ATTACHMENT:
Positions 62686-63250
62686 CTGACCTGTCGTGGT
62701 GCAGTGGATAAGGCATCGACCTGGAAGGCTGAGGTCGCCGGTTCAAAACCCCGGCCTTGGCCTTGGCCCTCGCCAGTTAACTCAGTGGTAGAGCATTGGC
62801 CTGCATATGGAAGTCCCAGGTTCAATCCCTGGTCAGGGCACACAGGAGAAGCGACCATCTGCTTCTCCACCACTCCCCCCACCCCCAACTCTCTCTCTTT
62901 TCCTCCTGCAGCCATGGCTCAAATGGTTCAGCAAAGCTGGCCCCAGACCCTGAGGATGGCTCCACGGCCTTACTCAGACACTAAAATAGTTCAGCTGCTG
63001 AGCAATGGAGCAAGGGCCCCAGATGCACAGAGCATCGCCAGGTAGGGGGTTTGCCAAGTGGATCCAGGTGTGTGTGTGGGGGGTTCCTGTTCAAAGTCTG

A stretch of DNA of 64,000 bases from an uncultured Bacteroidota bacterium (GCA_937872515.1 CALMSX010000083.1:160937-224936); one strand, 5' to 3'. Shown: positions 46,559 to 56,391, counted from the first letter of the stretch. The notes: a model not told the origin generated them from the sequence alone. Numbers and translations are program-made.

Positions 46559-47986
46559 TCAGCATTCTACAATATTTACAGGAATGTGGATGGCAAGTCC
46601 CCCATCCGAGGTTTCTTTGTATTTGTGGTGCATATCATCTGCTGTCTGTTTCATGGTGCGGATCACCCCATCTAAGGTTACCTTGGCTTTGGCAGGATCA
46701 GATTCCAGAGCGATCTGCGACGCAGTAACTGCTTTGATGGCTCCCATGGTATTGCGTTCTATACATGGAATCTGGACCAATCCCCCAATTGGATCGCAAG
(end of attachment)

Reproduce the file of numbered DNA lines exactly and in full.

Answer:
Positions 62686-63250
62686 CTGACCTGTCGTGGT
62701 GCAGTGGATAAGGCATCGACCTGGAAGGCTGAGGTCGCCGGTTCAAAACCCCGGCCTTGGCCTTGGCCCTCGCCAGTTAACTCAGTGGTAGAGCATTGGC
62801 CTGCATATGGAAGTCCCAGGTTCAATCCCTGGTCAGGGCACACAGGAGAAGCGACCATCTGCTTCTCCACCACTCCCCCCACCCCCAACTCTCTCTCTTT
62901 TCCTCCTGCAGCCATGGCTCAAATGGTTCAGCAAAGCTGGCCCCAGACCCTGAGGATGGCTCCACGGCCTTACTCAGACACTAAAATAGTTCAGCTGCTG
63001 AGCAATGGAGCAAGGGCCCCAGATGCACAGAGCATCGCCAGGTAGGGGGTTTGCCAAGTGGATCCAGGTGTGTGTGTGGGGGGTTCCTGTTCAAAGTCTG

A stretch of DNA of 64,000 bases from an uncultured Bacteroidota bacterium (GCA_937872515.1 CALMSX010000083.1:160937-224936); one strand, 5' to 3'. Shown: positions 46,559 to 56,391, counted from the first letter of the stretch. The notes: a model not told the origin generated them from the sequence alone. Numbers and translations are program-made.

Positions 46559-47986
46559 TCAGCATTCTACAATATTTACAGGAATGTGGATGGCAAGTCC
46601 CCCATCCGAGGTTTCTTTGTATTTGTGGTGCATATCATCTGCTGTCTGTTTCATGGTGCGGATCACCCCATCTAAGGTTACCTTGGCTTTGGCAGGATCA
46701 GATTCCAGAGCGATCTGCGACGCAGTAACTGCTTTGATGGCTCCCATGGTATTGCGTTCTATACATGGAATCTGGACCAATCCCCCAATTGGATCGCAAG